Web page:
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Dog dies at hand of dog trainer

Discussion in 'Dogs - all breeds / types' started by MyPetTherapyDog, Jul 24, 2006.



  1. MyPetTherapyDog

    MyPetTherapyDog New Member

    Gosh, not any method I would use on any of my clients dogs.
    :roll:



    Owner blames training session for dog's death

    By Susan R. Miller

    Palm Beach Post Staff Writer

    Wednesday, July 19, 2006

    A year ago Lisa Bernstein rescued Ringo, an 8-week-old German shepherd pup, from the Tri-County Humane Society. The high-spirited dog became her teenage son's best friend, though the pooch didn't much like others.

    In hopes of getting him to behave, Bernstein, of suburban Boca Raton, hired Jill Deringer, a dog trainer whom she met at Petco in Boca Raton and whom she now blames for killing her family's beloved pet.

    "The woman came into my house with a dog that was in perfect health. She sat on my dog for one hour and killed him," Bernstein said, weeping.

    Deringer, of Lake Worth, who claims to have successfully trained more than 1,700 dogs, some even more aggressive than Ringo, used what some trainers call a questionable technique, muzzling the dog and holding him down to show him who's the boss. She's been on national talk shows displaying her ability to bark like 200 breeds of dogs.

    "I do an alpha role. Many trainers do this. I hold it down to prevent myself from being bitten," Deringer said. "I am a huge animal lover. This was just a tragedy."

    Palm Beach County Animal Care and Control is investigating the dog's death, which occurred Sunday night after Ringo was rushed to an emergency animal hospital suffering from what appeared to be heat stroke. A necropsy is planned, said Dianne Sauve, the agency's director.

    "There are red flags going up with tactics that may have been taken," she said.

    Bernstein, who also filed a report with the Palm Beach County Sheriff's Office, blames herself, in part, for the dog's demise.

    "This was a year-and-a-half-old vibrant, healthy puppy that she tortured for one hour, and I allowed it because she kept telling me over and over again that he was OK," Bernstein said.

    Bernstein's experience serves as a cautionary tale for other dog owners looking for trainers.

    "Anybody can be a dog trainer; there is no licensing, certification or requirement," said Chris Altier, a trainer with the National K-9 School for Dog Trainers in Columbus, Ohio. "There are situations where you might have to restrain a dog, but I have never heard of anybody having to do that," he said, referring to Deringer's training method.

    A qualified trainer, said Altier, should have recognized the signs of stress before the dog's condition became critical.

    Deringer said she was simply holding the dog — kneeling over him, but not applying her full weight — to prevent him from kicking her. Despite those efforts, she said, "He struck me over 100 times. I have the scratches to prove it."

    When Ringo finally calmed, Deringer took off the muzzle but he just sat there panting. That had never happened before, she said.

    She and Bernstein quickly put the dog into a tub of water to cool it down and then called Bernstein's vet. Because it was late on a Sunday night, he urged her to take the dog to the emergency clinic. By the time they got there, Ringo was blind and showed signs of internal bleeding. A couple of hours later, the clinic called to say he had taken a turn for the worse and had little chance of survival. That's when Bernstein agreed to let them put Ringo to sleep.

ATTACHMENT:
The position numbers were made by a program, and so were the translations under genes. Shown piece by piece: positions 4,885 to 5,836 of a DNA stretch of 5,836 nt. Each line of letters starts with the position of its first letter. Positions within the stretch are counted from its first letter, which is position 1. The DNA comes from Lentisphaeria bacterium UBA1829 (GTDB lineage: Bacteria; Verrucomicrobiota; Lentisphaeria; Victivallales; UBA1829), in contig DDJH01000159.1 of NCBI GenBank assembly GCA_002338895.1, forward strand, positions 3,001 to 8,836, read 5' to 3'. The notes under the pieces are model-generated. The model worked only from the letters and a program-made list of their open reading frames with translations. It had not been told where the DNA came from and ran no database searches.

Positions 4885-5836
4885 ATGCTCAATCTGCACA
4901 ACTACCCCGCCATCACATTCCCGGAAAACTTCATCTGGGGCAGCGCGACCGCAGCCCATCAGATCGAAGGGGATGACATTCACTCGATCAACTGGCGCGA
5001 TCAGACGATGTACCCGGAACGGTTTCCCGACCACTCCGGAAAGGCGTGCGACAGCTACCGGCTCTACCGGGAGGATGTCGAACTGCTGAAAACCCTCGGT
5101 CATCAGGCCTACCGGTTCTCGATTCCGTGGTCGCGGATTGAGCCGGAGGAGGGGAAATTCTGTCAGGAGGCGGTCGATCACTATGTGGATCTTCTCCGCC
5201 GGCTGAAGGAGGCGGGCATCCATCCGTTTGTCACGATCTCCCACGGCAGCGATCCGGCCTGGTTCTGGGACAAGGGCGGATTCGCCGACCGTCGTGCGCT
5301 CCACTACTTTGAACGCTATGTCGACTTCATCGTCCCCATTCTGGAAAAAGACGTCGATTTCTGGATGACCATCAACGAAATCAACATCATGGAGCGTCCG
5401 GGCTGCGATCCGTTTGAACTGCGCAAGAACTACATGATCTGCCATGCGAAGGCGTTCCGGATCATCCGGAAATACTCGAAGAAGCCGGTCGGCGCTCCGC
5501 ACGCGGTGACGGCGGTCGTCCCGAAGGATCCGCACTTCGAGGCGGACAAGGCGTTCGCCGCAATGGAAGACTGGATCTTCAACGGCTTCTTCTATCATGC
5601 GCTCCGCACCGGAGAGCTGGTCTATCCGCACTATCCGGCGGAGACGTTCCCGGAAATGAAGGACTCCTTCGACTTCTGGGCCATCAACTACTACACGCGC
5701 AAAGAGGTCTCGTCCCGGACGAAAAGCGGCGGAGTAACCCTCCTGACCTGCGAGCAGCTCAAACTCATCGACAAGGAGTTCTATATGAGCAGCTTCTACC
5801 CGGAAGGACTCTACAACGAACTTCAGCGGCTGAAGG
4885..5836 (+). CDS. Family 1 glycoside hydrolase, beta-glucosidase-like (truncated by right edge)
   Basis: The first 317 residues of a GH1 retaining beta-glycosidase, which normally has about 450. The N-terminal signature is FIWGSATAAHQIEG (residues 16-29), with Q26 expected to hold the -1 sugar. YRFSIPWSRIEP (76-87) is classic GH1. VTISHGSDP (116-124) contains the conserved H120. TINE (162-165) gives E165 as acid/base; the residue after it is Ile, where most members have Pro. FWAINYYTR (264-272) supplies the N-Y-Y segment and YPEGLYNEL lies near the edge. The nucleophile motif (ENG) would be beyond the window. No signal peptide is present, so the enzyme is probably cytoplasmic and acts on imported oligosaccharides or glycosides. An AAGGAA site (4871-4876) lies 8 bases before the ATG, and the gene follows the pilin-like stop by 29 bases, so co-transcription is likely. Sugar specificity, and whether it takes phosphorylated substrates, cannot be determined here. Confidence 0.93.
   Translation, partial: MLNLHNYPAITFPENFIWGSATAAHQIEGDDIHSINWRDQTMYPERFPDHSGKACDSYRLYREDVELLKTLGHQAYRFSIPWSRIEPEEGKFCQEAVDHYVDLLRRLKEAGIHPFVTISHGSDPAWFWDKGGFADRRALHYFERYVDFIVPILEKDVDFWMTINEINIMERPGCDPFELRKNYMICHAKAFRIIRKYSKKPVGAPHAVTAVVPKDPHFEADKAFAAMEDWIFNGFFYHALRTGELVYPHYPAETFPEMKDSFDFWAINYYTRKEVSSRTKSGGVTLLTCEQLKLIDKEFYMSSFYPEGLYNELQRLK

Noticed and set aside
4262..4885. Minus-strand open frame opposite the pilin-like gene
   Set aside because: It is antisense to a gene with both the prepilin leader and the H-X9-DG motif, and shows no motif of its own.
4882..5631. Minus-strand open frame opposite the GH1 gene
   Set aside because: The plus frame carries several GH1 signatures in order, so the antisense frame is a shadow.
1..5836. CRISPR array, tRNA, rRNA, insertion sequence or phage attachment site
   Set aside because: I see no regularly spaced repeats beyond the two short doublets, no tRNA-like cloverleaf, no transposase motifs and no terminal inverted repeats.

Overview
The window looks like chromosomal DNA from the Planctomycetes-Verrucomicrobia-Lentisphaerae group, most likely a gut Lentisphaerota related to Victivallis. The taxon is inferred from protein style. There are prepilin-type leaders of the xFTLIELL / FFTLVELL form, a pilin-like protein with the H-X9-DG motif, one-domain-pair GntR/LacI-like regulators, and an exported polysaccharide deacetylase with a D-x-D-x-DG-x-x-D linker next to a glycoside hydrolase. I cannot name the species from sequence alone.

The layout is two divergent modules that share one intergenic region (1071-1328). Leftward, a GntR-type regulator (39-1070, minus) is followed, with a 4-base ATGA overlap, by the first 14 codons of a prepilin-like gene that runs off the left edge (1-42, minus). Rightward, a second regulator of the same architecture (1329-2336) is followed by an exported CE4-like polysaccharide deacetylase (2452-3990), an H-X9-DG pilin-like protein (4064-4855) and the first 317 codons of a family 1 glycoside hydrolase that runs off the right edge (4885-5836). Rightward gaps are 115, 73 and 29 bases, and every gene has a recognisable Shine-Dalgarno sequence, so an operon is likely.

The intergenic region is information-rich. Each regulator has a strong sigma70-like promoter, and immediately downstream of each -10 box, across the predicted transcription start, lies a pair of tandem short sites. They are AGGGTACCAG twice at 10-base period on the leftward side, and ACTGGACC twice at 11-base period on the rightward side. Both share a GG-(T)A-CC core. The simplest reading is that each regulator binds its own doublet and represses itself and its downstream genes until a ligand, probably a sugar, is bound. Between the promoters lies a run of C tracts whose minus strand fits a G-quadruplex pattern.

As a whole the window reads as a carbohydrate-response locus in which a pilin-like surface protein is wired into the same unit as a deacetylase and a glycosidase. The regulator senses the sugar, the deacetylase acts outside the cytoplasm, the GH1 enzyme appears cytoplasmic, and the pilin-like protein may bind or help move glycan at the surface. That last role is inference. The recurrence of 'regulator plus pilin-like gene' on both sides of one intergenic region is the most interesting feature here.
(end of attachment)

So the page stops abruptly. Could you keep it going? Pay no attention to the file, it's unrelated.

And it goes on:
Deringer said the whole situation is "sad and emotional."

    A spokesman for Petco, where Deringer worked, said company officials were aware of the situation and were looking into it.

    "This is unfortunate all around. What this person did is something she is responsible for, and we are investigating it fully and will take appropriate actions," said Don Cowan from the company's corporate office in San Diego, Calif.

    Cowan said their trainers go through a certification program that includes classroom training and some on-the-job training with other trainers.

    It's unclear what training techniques Deringer used while at Petco, but Stephen Zawistowski, a certified applied animal behaviorist with the American Society for the Prevention of Cruelty to Animals in New York, said the "alpha dog" method is based on concepts that are 20 to 30 years old.

    "Theoretically, beating kids with a strap used to keep them behaved, but we don't do that any more," Zawistowski said. "Our concept is that humane training does not inflict unnecessary distress or discomfort."

    On Tuesday, Bernstein got a call from Jeannette Christos of the Tri-County Humane Society that another German shepherd, one the same age as Ringo, was available for adoption. Her family had moved to Costa Rica and couldn't keep her.

    It was a "beshert," Yiddish for "meant to be," said Bernstein. "This dog needed us and we needed her. She is going to help us heal."
     
  2. hermann muenster

    hermann muenster New Member

    Shocking!

    Oh no! Don't get me started!!! Here comes the soapbox!

    I don't consider it "training" when a dog is bullied into "behaving"!
    Aggressive or violent "techniques" aren't training -- it's bullying! And a dog that has been bullied - will never be better behaved than a dog that is allowed to exhibit its true instinct which is to please its' human companion!!! Heart always beats out the fear of the hand!

    We have in my area a very reputable training facility. They train police dogs, bomb sniffers, and search and rescue dogs for police departments around the country. They also have training classes for the public using different trainers. I called one time to inquire about their classes and fees and I was shocked at how much they charged and that they required a pinch collar for all of the dogs in their classes!

    I haven't met a dog yet that really needed a pinch collar! But, I have met many owners that didn't know how to teach their dogs good behaviors and resorted to using pinch collars. Pinch collars are to be used only for the most powerful dogs to prevent them from pulling! When used properly - the prongs on the collar will dig into the dogs neck and pinch so the dog will stop whatever behavior it was doing. They hurt - they pinch!

    It still amazes me how that training facility repeatedly fills their classes!
    It amazes me that that the GSD owner didn't stop Deringer from muzzling and wrestling with her dog for an hour!!! How gulible. What a horrible loss.

    I really wish more people would decide to not have dogs! And I wish that that cities and towns throughout the country would pass ordinances requiring - that if you are not a registered kennel -- your dogs must be spayed or neutered. Then maybe we could close some of the shelters (instead of building new ones or begging people to foster because the shelter ran out of room!)